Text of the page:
Oscars: Specialty Distributor Fox Searchlight Beats Out the Big Studios

Steve Gilula and Nancy Utley - H 2014
AP Images

Steve Gilula and Nancy Utley - H 2014

Sony Pictures Classics is close behind.

It was a big morning for the little guys — or at least the specialty film distributors that are usually overshadowed at the box office by the big studios. The tables were turned, though, as the Academy announced its nominations for the 87th Oscars. Fox Searchlight, Fox’s specialty film division, led the list of victorious distributors with 20 nominations, while Sony Pictures Classics, Sony’s specialty arm, was close behind with 18.

Searchlight, led by co-presidents Stephen Gilula and Nancy Utley, triumphed with the two biggest contenders, Birdman and The Grand Budapest Hotel, which each collected nine nominations. And the distributor topped that off with two acting nominations that went Wild. While Alejandro G. Inarritu’s Birdman has been considered one of the season’s top awards players ever since it debuted in Venice and then went on to play Telluride, Wes Anderson’s Budapest has steadily crept up on its competitors. Budapest, which has grossed $175 million worldwide to become Anderson’s biggest hit, was released way back on March 6 — earlier in the year than any of this year’s other best picture contenders — but it hung in there to overshadow more recent arrivals. Birdman, which didn’t hit theaters until Oct. 6, has grossed $34 million so far.

Sony Pictures Classics, meanwhile, also can boast of three films with multiple nominations — best picture nominee Whiplash with five, Foxcatcher with five and Mr. Turner with four. SPC, headed by Michael Barker and Tom Bernard, amassed another four nominations that include Julianne Moore’s best actress nomination for Still Alice, the best feature documentary nom for The Salt of the Earth and foreign-language film nominees Leviathan, from Russia, and Wild Tales, from Argentina.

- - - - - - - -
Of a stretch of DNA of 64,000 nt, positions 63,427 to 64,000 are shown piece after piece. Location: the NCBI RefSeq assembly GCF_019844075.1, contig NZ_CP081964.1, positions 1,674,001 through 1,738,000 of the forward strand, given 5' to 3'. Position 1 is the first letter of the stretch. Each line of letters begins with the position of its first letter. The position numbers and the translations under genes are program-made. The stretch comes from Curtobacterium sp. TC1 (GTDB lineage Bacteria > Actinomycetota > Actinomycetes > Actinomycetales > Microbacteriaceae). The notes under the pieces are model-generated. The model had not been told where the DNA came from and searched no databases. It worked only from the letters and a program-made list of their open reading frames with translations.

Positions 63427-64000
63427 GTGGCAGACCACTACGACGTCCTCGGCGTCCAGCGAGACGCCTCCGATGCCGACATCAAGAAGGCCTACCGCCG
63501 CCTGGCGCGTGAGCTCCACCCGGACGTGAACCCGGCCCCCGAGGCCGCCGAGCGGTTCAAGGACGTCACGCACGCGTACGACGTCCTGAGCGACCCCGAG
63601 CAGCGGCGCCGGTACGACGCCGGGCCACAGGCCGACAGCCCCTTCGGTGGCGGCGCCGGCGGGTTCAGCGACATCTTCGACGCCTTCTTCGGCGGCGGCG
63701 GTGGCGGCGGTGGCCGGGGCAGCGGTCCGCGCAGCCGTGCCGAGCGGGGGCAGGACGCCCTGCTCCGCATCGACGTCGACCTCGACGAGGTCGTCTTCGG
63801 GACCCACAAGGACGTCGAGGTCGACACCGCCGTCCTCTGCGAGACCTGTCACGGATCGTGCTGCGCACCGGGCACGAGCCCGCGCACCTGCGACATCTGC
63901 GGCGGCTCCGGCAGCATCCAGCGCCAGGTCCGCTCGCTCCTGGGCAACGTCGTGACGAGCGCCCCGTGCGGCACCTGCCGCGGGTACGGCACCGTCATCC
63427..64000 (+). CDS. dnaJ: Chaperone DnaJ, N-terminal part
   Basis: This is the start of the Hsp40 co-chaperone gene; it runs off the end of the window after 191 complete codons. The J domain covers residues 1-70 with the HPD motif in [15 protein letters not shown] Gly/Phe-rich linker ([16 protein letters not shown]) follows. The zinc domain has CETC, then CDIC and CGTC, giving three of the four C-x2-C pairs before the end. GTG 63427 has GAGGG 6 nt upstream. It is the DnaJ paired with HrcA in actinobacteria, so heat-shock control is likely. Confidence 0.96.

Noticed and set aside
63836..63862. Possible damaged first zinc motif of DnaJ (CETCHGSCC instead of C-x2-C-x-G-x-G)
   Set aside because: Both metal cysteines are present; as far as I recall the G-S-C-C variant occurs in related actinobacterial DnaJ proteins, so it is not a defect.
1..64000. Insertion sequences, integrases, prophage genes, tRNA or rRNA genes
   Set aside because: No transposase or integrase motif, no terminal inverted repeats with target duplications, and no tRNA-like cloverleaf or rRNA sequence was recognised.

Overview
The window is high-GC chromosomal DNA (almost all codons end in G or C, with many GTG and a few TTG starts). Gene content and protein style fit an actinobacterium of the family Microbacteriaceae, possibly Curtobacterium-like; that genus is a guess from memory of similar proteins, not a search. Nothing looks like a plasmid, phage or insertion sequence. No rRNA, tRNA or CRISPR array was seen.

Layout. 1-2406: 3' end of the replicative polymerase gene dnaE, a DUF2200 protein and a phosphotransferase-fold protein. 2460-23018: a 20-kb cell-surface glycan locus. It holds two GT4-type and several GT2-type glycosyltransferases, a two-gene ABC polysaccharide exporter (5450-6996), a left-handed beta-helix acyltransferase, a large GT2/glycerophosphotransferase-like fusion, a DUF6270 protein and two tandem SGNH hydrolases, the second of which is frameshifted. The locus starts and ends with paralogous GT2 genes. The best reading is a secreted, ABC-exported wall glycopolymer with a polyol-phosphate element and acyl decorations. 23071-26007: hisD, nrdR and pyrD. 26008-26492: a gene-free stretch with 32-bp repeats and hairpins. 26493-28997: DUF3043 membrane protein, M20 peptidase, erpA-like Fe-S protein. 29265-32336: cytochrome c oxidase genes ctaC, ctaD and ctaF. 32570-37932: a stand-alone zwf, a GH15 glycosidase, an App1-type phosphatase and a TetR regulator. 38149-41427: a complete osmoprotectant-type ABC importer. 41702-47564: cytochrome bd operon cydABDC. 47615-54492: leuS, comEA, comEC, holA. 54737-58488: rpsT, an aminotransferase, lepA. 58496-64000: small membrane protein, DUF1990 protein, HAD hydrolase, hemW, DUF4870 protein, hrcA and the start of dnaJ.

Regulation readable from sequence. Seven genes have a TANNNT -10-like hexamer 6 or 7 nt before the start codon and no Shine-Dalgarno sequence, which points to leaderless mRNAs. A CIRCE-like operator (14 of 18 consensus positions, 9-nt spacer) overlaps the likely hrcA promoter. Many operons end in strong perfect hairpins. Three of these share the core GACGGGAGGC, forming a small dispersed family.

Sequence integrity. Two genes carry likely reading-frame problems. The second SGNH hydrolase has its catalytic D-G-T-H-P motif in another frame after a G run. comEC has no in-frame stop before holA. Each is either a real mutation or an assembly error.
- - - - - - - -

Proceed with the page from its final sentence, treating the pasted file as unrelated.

Among the studios, Warner Bros. posted the strongest showing. It has one best picture nominee in Clint Eastwood’s American Sniper, which attracted six nominations, including a best actor nom for Bradley Cooper. It picked up two more for Paul Thomas Anderson’s Inherent Vice, and also got single noms for The Lego Movie, The Judge and The Hobbit: The Battle of the Five Armies. Paramount ranked second among studios with a combined seven nominations — five for Interstellar and two for Selma, one of which is for best picture.

Perennial awards powerhouse The Weinstein Co. corralled a collective 10 noms, including its best documentary nominations for Laura PoitrasCitizenfour, which is being distributed by its Radius-TWC label. Most of TWC’s noms came from the The Imitation Game, which, with eight nominations, was second only to Birdman and Budapest. And it found another nomination in the song category for the tune “Lost Stars” from the film Begin Again.

IFC Films — thanks to its six nominations for Boyhood — also enjoyed a strong showing. It had a combined eight nominations, which included Marion Cotillard’s best actress nom for Two Days, One Night and a documentary nomination for Finding Vivian Maier, two films that are being distributed by IFC’s Sundance Selects label.

Focus Features pulled in a total of six noms — five for The Theory of Everything and one for The Boxtrolls. Disney had five from a group of films that included The Guardians of the Galaxy, Captain America: The Winter Soldier, Maleficent and Big Hero 6. Fox got four, with single noms each going to Gone Girl, Dawn of the Planet of the Apes, X-Men: Days of Future Past and How to Train Your Dragon 2. And Universal had three, all for Unbroken.

The indie distributor Music Box can point to two noms for the Polish film Ida. And Netflix, which entered the Oscar jousting for the first time last year with the documentary The Square, is back in the documentary race again this year with the film Virunga.